Following two other banks, the Co-operative Bank raises a number of its mortgage rates as term deposit rates turn higher

Following two other banks, the Co-operative Bank raises a number of its mortgage rates as term deposit rates turn higher

The Co-operative Bank has raised five key home loan rates.

It has raised its six month fixed home loan rate by +15 bps to 4.65%.

It has raised its one year fixed home loan rate by +14 bps to 4.39%.

It has raised its 18 month fixed home loan rate also by +16 bps to 4.45%.

It has raised its two year fixed home loan rate by +10 bps also to 4.45%.

And it has raised its fixed three year home loan rate by +10 bps to 4.59%.

These new rates will be effective on Wednesday, October 5, 2016

After these changes, this means that SBS Bank will now have the lowest bank rate for a fixed six month term.

It also means that the Co-operative Bank will have the highest mortgage rate for a fixed term of both one and two years.

And apart from ANZ which has the highest three year rate, it has the next highest rate for that term.

These changes come hard on the heals of some sharp rises in wholesale swap rates in the past few days, and follow some mortgage rate rises announced by Kiwibank and BNZ earlier this week.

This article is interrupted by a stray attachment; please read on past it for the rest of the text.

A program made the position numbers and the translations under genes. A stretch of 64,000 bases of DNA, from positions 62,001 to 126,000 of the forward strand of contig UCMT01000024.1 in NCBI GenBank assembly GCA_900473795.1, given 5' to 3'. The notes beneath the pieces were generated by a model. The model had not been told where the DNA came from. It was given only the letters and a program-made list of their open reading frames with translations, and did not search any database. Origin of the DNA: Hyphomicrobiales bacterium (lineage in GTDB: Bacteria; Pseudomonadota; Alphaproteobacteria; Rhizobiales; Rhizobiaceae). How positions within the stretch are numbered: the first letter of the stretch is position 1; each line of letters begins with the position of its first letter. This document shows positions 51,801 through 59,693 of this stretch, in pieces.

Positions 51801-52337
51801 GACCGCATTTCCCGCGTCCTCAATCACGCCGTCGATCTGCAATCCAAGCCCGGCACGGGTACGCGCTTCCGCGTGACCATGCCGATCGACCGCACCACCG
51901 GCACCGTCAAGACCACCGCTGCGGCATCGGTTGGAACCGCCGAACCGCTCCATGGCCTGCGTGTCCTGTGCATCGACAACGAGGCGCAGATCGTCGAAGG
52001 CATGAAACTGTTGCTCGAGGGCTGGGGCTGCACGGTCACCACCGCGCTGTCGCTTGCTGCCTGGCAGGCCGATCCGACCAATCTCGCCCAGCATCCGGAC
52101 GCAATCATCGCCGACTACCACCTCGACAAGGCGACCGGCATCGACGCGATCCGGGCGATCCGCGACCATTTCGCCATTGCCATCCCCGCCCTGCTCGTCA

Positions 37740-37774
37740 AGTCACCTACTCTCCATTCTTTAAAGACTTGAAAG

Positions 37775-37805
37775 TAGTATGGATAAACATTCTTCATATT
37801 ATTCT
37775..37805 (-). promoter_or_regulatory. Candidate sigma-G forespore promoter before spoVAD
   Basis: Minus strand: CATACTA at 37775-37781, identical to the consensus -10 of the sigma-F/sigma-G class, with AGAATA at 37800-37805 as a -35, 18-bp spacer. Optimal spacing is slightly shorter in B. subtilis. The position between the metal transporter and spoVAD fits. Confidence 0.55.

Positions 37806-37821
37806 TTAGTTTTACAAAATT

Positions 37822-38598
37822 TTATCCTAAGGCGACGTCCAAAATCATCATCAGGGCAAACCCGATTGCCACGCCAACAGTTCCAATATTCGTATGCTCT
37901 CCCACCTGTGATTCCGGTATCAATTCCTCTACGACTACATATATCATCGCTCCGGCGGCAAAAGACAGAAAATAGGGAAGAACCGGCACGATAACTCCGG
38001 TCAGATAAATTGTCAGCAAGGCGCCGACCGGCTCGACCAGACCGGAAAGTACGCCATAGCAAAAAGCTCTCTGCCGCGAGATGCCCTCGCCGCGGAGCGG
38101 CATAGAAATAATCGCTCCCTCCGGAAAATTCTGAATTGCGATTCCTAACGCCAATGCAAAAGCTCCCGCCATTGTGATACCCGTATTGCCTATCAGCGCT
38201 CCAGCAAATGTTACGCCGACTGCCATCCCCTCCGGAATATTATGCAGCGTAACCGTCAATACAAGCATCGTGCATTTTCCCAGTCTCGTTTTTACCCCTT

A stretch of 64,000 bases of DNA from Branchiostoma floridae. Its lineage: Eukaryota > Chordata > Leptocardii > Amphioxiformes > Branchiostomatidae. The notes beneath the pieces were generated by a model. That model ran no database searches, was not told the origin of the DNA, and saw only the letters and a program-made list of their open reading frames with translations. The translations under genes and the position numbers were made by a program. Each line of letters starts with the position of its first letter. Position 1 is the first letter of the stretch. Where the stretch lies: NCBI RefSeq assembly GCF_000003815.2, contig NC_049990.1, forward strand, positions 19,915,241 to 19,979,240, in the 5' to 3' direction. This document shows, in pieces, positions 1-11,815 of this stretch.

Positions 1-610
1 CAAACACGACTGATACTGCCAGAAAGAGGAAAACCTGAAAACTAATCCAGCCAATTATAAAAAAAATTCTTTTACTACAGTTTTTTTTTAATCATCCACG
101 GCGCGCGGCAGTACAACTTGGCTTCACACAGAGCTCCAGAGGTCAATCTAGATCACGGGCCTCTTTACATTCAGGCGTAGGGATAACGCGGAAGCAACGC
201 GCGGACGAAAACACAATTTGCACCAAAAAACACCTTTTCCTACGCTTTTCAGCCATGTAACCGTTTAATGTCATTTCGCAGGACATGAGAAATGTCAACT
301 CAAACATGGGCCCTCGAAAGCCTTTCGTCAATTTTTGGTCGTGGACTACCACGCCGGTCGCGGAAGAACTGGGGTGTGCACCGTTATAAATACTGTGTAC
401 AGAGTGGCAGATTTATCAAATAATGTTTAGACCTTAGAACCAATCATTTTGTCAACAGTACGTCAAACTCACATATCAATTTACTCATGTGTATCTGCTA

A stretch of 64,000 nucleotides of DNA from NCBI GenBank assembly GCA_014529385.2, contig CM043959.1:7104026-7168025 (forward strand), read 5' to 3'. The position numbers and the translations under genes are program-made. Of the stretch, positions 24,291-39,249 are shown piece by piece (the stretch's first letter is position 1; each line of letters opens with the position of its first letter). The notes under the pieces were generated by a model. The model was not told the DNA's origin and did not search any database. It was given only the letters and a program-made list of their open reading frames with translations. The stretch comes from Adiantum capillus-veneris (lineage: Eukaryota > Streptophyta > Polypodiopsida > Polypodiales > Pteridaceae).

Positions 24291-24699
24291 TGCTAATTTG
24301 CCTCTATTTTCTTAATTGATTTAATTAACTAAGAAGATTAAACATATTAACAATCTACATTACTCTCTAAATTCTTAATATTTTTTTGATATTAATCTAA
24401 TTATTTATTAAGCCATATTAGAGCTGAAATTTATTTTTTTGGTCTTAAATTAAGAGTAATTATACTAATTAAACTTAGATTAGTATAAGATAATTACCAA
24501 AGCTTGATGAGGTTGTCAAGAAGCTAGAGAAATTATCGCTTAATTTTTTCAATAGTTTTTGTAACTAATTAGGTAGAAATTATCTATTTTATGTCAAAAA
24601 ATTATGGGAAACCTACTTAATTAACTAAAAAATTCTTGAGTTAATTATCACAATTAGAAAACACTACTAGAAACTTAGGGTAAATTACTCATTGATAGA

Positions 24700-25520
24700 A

But the real driver in this case seems to be the higher term deposit rates.

A spokeperson for Co-operative Bank says they are responding to term deposit pricing that has become entrenched at higher levels and "show no signs of easing anytime soon".

"Deposit pricing at 3.6% and above renders the current fixed mortgage rates unsustainable in our view," he said.

"We will revisit this mortgage pricing in the event term deposit rates fall."

See all banks' carded, or advertised, home loan rates here.

below 80% LVR 6 mths  1 yr  18 mth  2 yrs   3 yrs   5 yrs 
  % % % % % %
4.99 4.25 4.89 4.29 4.99 5.30
ASB 4.75 4.25 4.25 4.29 4.34 4.79
4.99 4.29 4.99 4.39 4.49 5.15
Kiwibank 4.75 4.24   4.24 4.34 4.99
Westpac 5.15 4.25 4.95 4.29 4.49 4.89
             
4.65 4.39 4.45 4.45 4.59 4.99
HSBC 4.85 4.19 4.19 3.79 4.49 4.99
HSBC 4.50 4.25 4.15 4.15 4.55 4.99
4.75 4.25 4.35 4.19 4.59 4.99

In addition, BNZ has a fixed seven year rate of 5.55%, while TSB Bank offers a fixed ten year rate at 5.75%.

We welcome your help to improve our coverage of this issue. Any examples or experiences to relate? Any links to other news, data or research to shed more light on this? Any insight or views on what might happen next or what should happen next? Any errors to correct?

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How effective are OCR cuts going to be now? Seems like weve hit the floor and the RB is out of bullets.

Is this the turn of the tide ?

Says the increasingly nervous man for the 7th time

The OCR for some time has had little effect on the exchange rate. In spite of the RB signalling an imminent cut to the OCR both deposit and mortgage rates are now rising. So it seems the RB has also become impotent in setting interest rates

Time to realise we are a very small country bobbing around on the big ocean of speculative capital. Is the tide about to go out?

Is there any better example of how little impact the OCR has on anything.